Friday, 22 April 2016

Bladder Control - Teaching a Child to "See" Himself Holding the Pee

I assessed a six year-old boy with day and night wetting. He holds his pee to the last minute when playing and Mom reminds him to pee when she sees the typical postures. He often denies he needs to pee when Mom reminds him. Sometimes an argument develops. 

Mom advised that he recently started to cooperate when she asked him to pee. The way Mom reported this made me think she had intervened to gain the cooperation and I asked her to explain how this came about. She went on to relate, “I explained what he looked like when he was holding his pee.” With words and some acting skills the Mom demonstrated the typical holding postures culminating in the inevitable race to the bathroom. 
Once a pre-school child starts to hold their pee during compelling play activities, they also start to lose touch with the early signals of bladder fullness. The signals fade away in a  manner similar to how "background noise" disappears. 
One psychological reason for this common phenomenon is that these children are in the Early Childhood phase of development, a time of egocentricity when the children only see the world through their own eyes and limited knowledge. They are not yet able to "see themselves" through the eyes of their peers or parents.
Once a child matures into Middle Childhood, the next psychological phase of development, they learn that they are part of a group (family, church, class, team) and that what other people think (parents, teachers, peers) has a value. 
This Mom helped her boy to "see himself" and this worked because he was far enough along towards Middle Childhood that he could learn this important concept. In my experience this is possible in about 20% of grade one children and about 50% of grade two children. By the end of grade three about 90% of children will have matured into Middle Childhood and are able to "see themselves" through the eyes of others. 

Friday, 8 April 2016

Bowel Health - Didn't Poop for "99 days."

There is not much room at the bottom of the pelvis in a pre-school or an early elementary school-aged child. The bladder and the bowel are situated side-by-side at the bottom in the most narrow part of the pelvis. The bones don't move. The bladder is affected by the pressure of the stool. The bladder cannot push solid poop out of the way. Solid stool pressing into the bladder compromises bladder control (holding postures, urgency, daytime dampness) and reduces the bladder size (peeing frequently, waking up to pee at night, bedwetting).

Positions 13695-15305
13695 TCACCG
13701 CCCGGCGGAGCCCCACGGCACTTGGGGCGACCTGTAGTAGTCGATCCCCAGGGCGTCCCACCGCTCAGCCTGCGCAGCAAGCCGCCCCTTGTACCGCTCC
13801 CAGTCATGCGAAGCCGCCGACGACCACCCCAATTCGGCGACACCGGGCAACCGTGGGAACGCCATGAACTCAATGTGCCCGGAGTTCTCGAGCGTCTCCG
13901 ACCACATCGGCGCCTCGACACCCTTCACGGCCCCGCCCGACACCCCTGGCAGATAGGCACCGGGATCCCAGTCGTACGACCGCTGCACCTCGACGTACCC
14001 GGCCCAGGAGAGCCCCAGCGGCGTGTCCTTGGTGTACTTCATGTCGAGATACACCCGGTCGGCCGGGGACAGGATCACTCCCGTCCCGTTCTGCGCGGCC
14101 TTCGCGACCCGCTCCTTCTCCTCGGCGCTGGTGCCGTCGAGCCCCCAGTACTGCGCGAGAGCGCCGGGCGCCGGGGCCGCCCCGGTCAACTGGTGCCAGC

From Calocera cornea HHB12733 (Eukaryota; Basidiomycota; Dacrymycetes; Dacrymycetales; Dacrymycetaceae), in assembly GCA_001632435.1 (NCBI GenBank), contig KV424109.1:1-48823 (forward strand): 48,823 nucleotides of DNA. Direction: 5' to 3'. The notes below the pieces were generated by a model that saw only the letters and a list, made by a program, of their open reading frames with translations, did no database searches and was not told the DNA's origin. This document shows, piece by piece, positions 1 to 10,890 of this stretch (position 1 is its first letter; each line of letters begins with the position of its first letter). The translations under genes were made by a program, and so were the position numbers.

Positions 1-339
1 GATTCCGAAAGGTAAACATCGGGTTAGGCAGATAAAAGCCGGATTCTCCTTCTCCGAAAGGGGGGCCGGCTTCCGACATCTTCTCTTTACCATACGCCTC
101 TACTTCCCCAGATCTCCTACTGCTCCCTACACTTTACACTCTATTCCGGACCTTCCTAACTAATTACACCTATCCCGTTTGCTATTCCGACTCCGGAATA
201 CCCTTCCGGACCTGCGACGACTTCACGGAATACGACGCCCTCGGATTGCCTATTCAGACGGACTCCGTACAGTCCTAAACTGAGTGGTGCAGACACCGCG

Once a child is at least six years of age they are able to answer questions about their pee and their poop. I routinely ask the child questions about how often they poop. One of the questions I ask is, "Do you poop every day or are there some days you do not poop." Most of the children I see respond that they do not poop every day. If they miss days, a follow up question is whether they miss one day at a time or more than one day. If more than one day, I ask if they might ever go more than two days, and so on until the child settles on their best estimate of how many days they might miss in a row.

A six year-old recently told me he could go "99 days" without a poop. Most children at his age do not really understand big numbers. This child was telling me in his own words that he missed many many days in a row. 

Most children only miss one or two days at a time. An every other day pattern is very common. Missing two days at a time means only two poops a week and this is also common. About once a month I talk with a family with a child who can miss a week of poops. About once or twice a year I hear a credible story that fits with going two weeks without a a poop. Going more than two weeks without a poop is rare. I have only heard this from a few families over my professional lifetime. 

Friday, 1 April 2016

Bedwetting - Dryness Due to Dehydration is Not Healthy

A nine year-old boy was referred for bedwetting. He wet every night.

The only time the boy had ever had a dry night was during a trip with some cousins. His cousins were mean-spirited and they teased him about the bedwetting. The boy felt terrible about the teasing. He decided on his own to stop drinking at 4 PM and this allowed dryness for the last four nights of the trip.

Dryness due to dehydration was an acceptable temporary solution for this boy. I don't blame him for doing what he could to stop the teasing and to bolster his self esteem.

However, dryness due to dehydration is not the right solution.

Hydration is an important fundamental of good health. One of the major goals in my clinic is dryness with the ability to drink as much as desired in the evening.

My goal is always HEALTHY DRYNESS.

My hydration recommendations for children who wet the bed are to drink at least one ounce per year of age in the evening hours before bed. Children should hydrate well early in the day. I recommend that children wake up and catch up with their daily hydration by drinking 40% of their daily needs before lunch (about 20 ounces in an early elementary school-aged child).